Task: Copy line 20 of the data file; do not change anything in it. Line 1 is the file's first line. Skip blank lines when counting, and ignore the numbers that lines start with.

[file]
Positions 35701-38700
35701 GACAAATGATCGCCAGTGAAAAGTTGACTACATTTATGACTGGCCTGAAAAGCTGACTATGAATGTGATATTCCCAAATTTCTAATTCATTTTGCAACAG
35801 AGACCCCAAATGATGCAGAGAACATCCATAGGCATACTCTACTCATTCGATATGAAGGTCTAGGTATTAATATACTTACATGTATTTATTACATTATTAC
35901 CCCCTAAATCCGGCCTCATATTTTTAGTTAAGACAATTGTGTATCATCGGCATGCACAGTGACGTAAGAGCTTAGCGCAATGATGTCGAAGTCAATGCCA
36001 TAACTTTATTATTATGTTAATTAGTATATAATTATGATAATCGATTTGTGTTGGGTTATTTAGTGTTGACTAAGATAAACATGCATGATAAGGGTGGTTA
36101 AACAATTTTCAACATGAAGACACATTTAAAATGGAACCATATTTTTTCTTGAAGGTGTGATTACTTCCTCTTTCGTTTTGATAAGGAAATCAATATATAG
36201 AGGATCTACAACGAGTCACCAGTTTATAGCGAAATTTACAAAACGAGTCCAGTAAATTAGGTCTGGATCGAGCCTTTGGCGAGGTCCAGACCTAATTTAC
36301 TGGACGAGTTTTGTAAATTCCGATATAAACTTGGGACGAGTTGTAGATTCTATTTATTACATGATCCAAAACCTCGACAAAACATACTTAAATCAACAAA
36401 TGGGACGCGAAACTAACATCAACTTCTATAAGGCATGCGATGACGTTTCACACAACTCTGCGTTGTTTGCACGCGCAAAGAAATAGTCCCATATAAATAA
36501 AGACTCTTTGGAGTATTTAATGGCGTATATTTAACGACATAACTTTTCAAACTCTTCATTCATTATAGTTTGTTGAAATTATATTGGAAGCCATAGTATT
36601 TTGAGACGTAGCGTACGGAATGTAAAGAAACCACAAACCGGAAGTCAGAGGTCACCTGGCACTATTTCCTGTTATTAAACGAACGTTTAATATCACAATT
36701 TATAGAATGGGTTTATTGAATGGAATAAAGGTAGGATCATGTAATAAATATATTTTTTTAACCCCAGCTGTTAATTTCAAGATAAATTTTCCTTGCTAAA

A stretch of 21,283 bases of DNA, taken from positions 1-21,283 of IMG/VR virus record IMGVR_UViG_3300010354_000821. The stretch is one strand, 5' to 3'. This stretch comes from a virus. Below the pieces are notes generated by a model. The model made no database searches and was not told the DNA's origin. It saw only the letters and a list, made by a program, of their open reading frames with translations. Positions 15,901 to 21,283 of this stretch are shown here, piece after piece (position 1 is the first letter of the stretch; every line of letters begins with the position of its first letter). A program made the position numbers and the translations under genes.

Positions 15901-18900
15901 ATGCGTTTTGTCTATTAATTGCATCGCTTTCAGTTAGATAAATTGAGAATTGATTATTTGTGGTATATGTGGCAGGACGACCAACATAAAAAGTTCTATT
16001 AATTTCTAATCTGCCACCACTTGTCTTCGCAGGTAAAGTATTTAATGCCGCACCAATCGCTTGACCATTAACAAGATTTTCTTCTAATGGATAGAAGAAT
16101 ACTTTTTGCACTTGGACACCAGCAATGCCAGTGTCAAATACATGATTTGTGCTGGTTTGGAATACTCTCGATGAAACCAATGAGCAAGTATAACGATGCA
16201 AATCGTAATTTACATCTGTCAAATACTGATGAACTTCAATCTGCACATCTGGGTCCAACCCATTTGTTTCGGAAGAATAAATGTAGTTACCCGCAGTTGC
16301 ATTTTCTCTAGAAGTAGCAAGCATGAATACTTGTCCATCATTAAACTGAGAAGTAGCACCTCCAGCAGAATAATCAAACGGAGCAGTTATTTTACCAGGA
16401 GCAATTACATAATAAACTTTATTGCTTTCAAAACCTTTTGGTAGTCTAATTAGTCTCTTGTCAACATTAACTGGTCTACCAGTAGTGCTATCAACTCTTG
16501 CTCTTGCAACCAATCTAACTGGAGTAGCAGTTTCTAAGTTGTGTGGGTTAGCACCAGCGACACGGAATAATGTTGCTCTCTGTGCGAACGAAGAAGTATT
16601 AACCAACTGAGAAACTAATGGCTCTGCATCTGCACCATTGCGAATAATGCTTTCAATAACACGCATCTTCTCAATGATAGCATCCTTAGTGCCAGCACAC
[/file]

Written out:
16401 GCAATTACATAATAAACTTTATTGCTTTCAAAACCTTTTGGTAGTCTAATTAGTCTCTTGTCAACATTAACTGGTCTACCAGTAGTGCTATCAACTCTTG